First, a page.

By Peter J. Smith
WASHINGTON, D.C., September 24, 2009 (LifeSiteNews.com) – A new study from Marquette University has found that religious attitudes toward sexuality, parent-based sexual education and intact two-parent households have a positive influence upon youth in their sexual practices and the onset of first sexual intercourse.
Researchers took a nationally representative sample of 3,168 men and women ages 15-21 years old from a 2002 National Survey of Family Growth and obtained the data from 60-90 minute interviews with participants from the 2002 survey.
The study's findings confirmed previous research literature, which suggests “religiosity” – defined by the authors as a set of institutionalized beliefs, doctrines and rituals, and ethical standards for how to live a good life – is “a protective factor that appears to contribute to decreased sexual risk behaviors.”
According to the study, those who viewed religion as “very important” reported an average of 1.9 lifetime sexual partners and on average began sexual activity at 17.4 years. In contrast, those who viewed religion as somewhat important or “not important at all,” began their first sexual activity at 16.9 years and had an average of 2.9 lifetime sexual partners.
However, researchers found that high religious attitudes toward sexuality (RAS) “appeared to be the most protective religiosity variable in terms of decreasing sexual risk.”
RAS had the greatest influence for youth remaining virginal by 21 years – an effect greater than just frequent attendance of church services or religious values.
Among those who valued religion as “very important” 20 percent were still virgins by age 21; among those who attended church services frequently, 25 percent of participants reported they were still virgins by 21 years.
But those who had high “religious attitudes on sexuality” reported the highest rate of virginity by 21 years and the highest rate of delayed first sex. 34 percent of these youth remained virgins by 21 years, and the average onset of sex began at 18.8 years.
By contrast, researchers found that only 8 percent of those with low religious attitudes toward sex were still virgins by 21, and began their first sex on average at 17.0 years old – just about the same time as those who did not value religion (16.9 years).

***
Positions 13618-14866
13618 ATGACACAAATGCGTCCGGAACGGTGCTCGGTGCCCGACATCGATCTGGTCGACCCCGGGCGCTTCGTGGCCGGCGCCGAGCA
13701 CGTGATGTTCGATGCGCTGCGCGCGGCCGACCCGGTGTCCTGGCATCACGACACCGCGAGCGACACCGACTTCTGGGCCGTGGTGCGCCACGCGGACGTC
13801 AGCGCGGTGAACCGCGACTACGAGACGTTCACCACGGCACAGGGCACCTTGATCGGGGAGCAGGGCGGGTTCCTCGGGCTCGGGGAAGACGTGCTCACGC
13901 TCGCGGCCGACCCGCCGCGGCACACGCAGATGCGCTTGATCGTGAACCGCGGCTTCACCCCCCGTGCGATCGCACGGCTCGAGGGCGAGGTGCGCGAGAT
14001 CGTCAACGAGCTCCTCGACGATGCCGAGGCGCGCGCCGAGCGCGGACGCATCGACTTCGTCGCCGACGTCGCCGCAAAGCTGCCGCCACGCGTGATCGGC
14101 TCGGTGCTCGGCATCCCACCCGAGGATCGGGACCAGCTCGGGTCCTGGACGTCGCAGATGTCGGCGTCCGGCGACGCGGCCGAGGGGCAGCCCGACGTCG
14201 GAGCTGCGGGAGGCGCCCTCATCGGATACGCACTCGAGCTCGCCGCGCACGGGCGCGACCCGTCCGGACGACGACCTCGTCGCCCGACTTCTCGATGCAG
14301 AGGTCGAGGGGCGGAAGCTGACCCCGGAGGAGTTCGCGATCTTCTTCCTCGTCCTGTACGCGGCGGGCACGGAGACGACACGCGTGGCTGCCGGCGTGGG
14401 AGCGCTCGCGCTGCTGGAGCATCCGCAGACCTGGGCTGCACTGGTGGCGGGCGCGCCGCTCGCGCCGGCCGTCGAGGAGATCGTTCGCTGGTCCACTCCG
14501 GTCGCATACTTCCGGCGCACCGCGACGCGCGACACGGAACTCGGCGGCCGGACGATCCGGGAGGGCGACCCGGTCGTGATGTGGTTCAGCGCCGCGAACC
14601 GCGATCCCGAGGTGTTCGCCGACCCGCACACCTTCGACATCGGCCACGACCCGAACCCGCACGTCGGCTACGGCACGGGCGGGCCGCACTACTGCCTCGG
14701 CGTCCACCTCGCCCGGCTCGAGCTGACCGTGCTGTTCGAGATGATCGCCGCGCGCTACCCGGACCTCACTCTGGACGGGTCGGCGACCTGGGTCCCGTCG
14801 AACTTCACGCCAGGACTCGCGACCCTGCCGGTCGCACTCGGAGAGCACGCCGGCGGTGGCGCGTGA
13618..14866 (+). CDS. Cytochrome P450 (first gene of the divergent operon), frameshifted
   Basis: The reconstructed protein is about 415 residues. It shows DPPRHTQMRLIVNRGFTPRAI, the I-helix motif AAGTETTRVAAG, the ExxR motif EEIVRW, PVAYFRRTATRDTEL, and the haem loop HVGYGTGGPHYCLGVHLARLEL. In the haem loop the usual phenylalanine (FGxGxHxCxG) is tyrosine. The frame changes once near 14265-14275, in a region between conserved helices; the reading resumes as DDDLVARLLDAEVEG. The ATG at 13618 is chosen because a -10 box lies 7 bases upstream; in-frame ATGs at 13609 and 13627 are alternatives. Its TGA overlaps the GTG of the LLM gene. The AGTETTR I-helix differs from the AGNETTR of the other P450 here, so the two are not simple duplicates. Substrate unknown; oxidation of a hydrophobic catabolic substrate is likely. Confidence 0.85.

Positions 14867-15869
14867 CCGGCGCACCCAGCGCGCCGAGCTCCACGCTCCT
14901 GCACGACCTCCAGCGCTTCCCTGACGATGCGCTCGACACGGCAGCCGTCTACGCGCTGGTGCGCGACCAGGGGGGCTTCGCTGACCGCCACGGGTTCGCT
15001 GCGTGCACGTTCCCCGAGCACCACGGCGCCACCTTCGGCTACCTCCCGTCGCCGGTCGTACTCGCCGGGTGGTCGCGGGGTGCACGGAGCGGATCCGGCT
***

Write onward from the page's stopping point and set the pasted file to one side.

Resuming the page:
However, parents and an intact two-parent household also have an enormous effect on children and the choices they make in regards to sex, researchers found.
“Those adolescents who lived in a two-parent family from birth to the age of 18 were 14 percent less likely to ever have had sex compared to those who did not and had significantly fewer lifetime sexual partners” researchers reported.
Of youth with parents who raised them with a “just say no” attitude toward pre-marital sex, 31 percent remained virgins until 21 years, and the mean age of sexual debut for the group was 17.4 years. For youth, who “did not learn to say no,” having their parents involved was also beneficial: 29 percent remained virginal until 21 years, although the average age of first sex for this group was 17.1 years.
Just parental involvement in children's sexual education and voicing their expectations for their children in regards to sex was superior in reducing the rate of risky sexual behaviors and onset of first sex than formal sex education. Researchers found that the topic most brought up by parents with their children was “how to avoid having sex,” but the study found primarily that “speaking with parents about abstinence was associated with decreased sexual risk behaviors.”
Youth who had only formal-based sexual education were far more prone to engage in sexual behaviors than their peers who had the involvement of their parents in sex-education. Of those trained in “abstinence and abstinence-plus” sex-education 26 percent remained virginal by 21 years, and on average began their sexual debut at 17.6 years. Those without any abstinence-component to sex education had only 25 percent remain virginal by 21 years, and began having sex at 17.1 years.
“It is important for parents to make it explicit that they do not approve of adolescents engaging in sexual activity,” researchers concluded. “This 'simple' practice of letting one's child know about expectations for their sexual behavior has been shown to be efficacious.”
“Further, the influence of parental education about avoiding intercourse was strengthened when there was a close relationship between the parent and the child.”
The researchers conclude that formal sex-education in the United States – even abstinence-based education – has thus far failed on its own power to address rampant sexual promiscuity and high numbers of sexual partners among youth. A new approach is needed, but the study's findings indicate that integrating religiosity and close parent-child relationships into sex-education may be the most promising avenues for fixing the problem.
The results and conclusions of the study are contained in a paper called “The Association of Religiosity, Sexual Education, and Parental Factors with Risky Sexual Behaviors Among Adolescents and Young Adults” written by lead researchers Kristin A. Haglund and Richard J. Fehring.